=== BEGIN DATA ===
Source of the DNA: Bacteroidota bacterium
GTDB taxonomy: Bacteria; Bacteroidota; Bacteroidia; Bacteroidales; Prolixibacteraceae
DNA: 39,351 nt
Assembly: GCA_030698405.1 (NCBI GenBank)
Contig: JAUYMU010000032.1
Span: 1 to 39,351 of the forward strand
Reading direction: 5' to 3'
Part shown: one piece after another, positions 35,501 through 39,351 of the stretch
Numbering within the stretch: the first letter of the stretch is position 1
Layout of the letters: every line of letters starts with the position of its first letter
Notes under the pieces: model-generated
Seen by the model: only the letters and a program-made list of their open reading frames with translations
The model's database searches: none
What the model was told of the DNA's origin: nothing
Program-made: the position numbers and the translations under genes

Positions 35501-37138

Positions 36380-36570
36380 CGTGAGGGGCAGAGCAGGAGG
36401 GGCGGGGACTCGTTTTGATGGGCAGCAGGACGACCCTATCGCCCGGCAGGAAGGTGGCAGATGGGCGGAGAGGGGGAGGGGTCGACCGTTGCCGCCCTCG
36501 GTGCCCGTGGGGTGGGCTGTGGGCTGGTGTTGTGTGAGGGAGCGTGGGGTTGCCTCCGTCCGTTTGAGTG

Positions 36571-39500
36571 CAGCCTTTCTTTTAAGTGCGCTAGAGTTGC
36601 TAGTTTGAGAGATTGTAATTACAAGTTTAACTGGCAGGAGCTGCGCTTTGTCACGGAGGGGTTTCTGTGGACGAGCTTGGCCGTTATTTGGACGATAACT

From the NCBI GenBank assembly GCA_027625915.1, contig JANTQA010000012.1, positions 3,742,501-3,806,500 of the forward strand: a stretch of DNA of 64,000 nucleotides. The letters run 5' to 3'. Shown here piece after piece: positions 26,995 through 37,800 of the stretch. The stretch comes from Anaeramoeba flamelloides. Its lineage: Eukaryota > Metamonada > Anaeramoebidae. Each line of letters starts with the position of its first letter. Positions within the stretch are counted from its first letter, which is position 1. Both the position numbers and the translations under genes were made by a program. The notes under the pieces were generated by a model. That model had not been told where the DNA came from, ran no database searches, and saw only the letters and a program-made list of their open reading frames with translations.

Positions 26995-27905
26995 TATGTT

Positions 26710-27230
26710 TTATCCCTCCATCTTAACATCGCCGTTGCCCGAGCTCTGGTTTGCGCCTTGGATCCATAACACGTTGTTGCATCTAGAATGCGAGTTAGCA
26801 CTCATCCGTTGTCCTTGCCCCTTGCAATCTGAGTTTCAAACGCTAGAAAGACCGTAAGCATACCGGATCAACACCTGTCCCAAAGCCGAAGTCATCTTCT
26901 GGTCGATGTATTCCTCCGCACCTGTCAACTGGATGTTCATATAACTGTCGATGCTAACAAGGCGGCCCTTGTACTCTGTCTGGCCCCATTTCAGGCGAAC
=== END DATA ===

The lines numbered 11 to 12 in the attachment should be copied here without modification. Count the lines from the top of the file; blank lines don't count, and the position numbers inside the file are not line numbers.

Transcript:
Notes under the pieces: model-generated
Seen by the model: only the letters and a program-made list of their open reading frames with translations